Tick resistance to acaricides is an increasing problem in South Africa and poses a real economic threat to the livestock and veterinary pharmaceutical industries. New acaricides are extremely expensive to develop so the present acaricides should be seen as an ever-diminishing resource, which should be protected by all means possible. The main objective of the study was to detect the levels of tick resistance to acaricides at selected commercial and communal farms in South Africa. Also to compare the in vitro adult and larval test methods and to investigate acaricide management strategies which may increase the lifespan of the presently used acaricides. To meet these objectives a field survey (February 2000 to August 2001) was carried out at selected communal and commercial farms in the Eastern Cape and Northwest Provinces of South Africa to monitor levels of field tick resistance to acaricides. The larvae were originally obtained from engorged female A. hebraeum, B. decoloratus, R. appendiculatus and R. evertsi evertsi. The larvae were tested against different concentrations of amitraz, chlorfenvinphos and cypermethrin using the Shaw Larval Immersion Test (SLIT). Mortality dose data were subjected to probit analysis using a BMDP statistical package. Factors of resistance (FOR) were calculated by comparing the larval response of ticks from the field, which had been exposed to acaricides, with baseline data from very susceptible laboratory strains of ticks, on the basis of the LC50 values. On the communal farms high levels of tick resistance were detected to cypermethrin as well as partial resistance to chlorfenvinphos whilst no resistance was detected against amitraz. On the commercial farms, however, ticks were equally resistant to amitraz, cypermethrin and chlorfenvinphos. The populations of B. decoloratus on these farms had developed higher levels of resistance to the test acaricides than the equivalent R. evertsi evertsi, R. appendiculatus and A. hebraeum populations. Higher levels of tick resistance to amitraz was observed on commercial farms than on communal farms, however, there was no significant differences in tick resistance to chlorfenvinphos and cypermethrin at both the commercial and communal farms. It was surmised that inappropriate use of acaricides might have resulted in higher tick resistance to the currently available acaricides on the commercial as well as the communal farms. Correct acaricide usage may solve this problem to a limited extent. Comparative in vitro tests were also carried out on the larvae and adults of B. decoloratus to determine the susceptibility of this tick to different concentrations of the currently used acaricides, (amitraz, chlorfenvinphos and cypermethrin) at three commercial dairy farms, (“Brycedale”, “Sunny Grove” and “Welgevind”) near East London in the Eastern Cape Province of South Africa. Resistance of field strains of B. decoloratus were determined using the SLIT and the Adult Immersion Test (AIT) as the latter test took into account factors such as oviposition assessment and reproductive ability. At “Brycedale”, resistance to amitraz and chlorfenvinphos was detected with the AIT method. Emerging resistance to amitraz and resistance to chlorfenvinphos were also detected at “Brycedale” with the SLIT method. At “Sunny Grove” resistance was detected to cypermethrin and at “Welgevind” resistance was detected to chlorfenvinphos with the SLIT whilst no resistance was detected using AIT. It would appear that the B. decoloratus populations tested on these dairy farms were more resistant to chlorfenvinphos than to amitraz or cypermethrin. Variable results were obtained using the SLIT, the Reproductive Estimate Test (RET) and the Egg laying Test (ELT). Nearly 50% of the dairy farms sampled showed resistance to chlorfenvinphos and the majority had susceptible B. decoloratus populations to both amitraz and cypermethrin. “Brycedale” had a serious resistance problem whilst “Sunny Grove” and “Welgevind” dairies had much less resistance problems. At “Brycedale”, the SLIT, RET and ELT methods all recorded resistance to amitraz and chlorfenvinphos whilst cypermethrin resistance was also detected with the ELT. At “Sunny Grove”, the SLIT detected emerging resistance to chlorfenvinphos and resistance to cypermethrin while the other two test methods were negative. At “Welgevind” the SLIT detected resistance to chlorfenvinphos and the ELT resistance to cypermethrin whilst the RET did not detect any resistance at “Welgevind”. In general there was a good correlation between the RET and the ELT whilst in many cases there was poor correlation between the SLIT and the two AIT methods (RET and ELT). From this study it would appear that the ELT was a good method to detect resistance within seven days, as opposed to the 42 days required for the RET and the 60 days for the SLIT. The ELT and the RET could possibly be used as screening methods to detect acaricide resistance on farms whilst the SLIT would remain the test of choice for National surveys. In addition the ELT is less costly and does not require sophisticated equipment for field testing for resistance, compared with other in vitro test methods. This method, however, still needs to be validated and standardized for use in South Africa and the rest of Africa where tick control is important.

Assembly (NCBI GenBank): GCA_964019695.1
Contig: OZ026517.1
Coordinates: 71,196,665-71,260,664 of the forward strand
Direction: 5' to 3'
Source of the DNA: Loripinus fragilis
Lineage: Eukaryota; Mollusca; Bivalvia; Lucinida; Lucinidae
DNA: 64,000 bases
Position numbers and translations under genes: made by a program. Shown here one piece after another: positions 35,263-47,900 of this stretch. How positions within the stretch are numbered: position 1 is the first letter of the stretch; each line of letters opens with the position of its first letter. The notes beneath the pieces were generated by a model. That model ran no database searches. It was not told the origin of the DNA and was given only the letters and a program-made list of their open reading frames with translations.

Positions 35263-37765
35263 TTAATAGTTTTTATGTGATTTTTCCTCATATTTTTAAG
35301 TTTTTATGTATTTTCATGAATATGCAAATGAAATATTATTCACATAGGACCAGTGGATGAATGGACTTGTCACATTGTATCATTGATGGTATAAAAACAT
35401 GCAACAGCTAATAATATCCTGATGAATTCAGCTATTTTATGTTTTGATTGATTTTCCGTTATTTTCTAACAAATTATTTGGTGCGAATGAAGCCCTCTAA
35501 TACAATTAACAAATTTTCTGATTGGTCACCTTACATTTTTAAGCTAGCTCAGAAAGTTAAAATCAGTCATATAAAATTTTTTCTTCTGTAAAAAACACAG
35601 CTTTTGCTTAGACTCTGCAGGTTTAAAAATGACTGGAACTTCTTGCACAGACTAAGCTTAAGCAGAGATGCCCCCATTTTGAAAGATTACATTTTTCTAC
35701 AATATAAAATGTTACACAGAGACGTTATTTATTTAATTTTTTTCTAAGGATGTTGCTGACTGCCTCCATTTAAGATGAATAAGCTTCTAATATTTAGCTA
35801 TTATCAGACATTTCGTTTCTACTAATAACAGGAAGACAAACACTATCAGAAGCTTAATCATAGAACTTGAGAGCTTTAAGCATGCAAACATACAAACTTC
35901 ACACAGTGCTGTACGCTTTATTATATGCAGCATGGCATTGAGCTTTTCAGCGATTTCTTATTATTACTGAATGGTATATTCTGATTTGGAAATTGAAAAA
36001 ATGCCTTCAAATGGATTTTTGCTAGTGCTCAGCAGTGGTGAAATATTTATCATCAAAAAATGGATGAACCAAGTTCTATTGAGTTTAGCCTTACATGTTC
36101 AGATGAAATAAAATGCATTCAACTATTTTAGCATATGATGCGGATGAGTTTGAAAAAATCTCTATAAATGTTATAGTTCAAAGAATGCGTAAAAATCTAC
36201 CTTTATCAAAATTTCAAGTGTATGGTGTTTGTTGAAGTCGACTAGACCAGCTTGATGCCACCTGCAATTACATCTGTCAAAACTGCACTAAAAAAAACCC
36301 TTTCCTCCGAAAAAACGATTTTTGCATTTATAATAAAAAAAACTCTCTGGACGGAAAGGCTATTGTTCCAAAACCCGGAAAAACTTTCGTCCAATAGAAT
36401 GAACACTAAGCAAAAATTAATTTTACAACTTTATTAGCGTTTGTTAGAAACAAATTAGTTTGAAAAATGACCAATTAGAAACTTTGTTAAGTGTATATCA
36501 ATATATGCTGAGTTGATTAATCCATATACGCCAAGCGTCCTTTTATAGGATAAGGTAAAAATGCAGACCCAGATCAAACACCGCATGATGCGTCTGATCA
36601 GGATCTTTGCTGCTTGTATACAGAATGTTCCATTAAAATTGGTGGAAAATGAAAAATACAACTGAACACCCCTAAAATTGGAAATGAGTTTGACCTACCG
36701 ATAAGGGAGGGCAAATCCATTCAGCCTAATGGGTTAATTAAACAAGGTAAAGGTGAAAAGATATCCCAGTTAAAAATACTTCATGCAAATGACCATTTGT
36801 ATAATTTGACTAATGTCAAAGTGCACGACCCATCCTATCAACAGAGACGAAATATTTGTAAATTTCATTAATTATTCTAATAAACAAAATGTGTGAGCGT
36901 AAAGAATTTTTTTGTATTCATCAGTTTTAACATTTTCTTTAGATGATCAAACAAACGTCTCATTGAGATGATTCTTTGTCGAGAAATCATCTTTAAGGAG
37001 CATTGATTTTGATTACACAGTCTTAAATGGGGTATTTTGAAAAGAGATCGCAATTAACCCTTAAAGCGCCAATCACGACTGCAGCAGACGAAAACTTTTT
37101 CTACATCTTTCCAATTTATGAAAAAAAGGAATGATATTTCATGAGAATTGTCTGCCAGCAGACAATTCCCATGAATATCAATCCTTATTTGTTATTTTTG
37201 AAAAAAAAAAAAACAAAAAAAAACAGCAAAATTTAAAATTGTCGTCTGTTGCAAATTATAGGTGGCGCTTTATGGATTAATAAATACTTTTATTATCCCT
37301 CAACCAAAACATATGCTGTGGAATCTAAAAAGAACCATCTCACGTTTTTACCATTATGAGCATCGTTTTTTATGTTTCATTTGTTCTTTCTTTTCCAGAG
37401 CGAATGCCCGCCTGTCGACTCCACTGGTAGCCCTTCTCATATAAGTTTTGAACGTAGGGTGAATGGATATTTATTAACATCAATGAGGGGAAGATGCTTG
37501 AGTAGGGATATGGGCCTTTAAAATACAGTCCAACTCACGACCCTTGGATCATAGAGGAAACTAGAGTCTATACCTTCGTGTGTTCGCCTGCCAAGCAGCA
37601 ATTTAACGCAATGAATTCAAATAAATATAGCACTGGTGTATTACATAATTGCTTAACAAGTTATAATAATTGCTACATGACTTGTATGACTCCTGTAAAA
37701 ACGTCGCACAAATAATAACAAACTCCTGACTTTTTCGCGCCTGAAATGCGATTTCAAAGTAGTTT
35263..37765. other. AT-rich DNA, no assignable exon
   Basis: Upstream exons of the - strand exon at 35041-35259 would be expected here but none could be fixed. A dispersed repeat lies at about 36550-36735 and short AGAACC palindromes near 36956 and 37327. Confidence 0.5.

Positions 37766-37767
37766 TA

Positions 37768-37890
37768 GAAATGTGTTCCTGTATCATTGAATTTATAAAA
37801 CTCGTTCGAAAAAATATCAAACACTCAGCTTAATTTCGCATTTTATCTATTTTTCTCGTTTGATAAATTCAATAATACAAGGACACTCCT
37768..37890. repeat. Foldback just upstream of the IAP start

Dissertation (MSc (Veterinary Science))--University of Pretoria, 2006.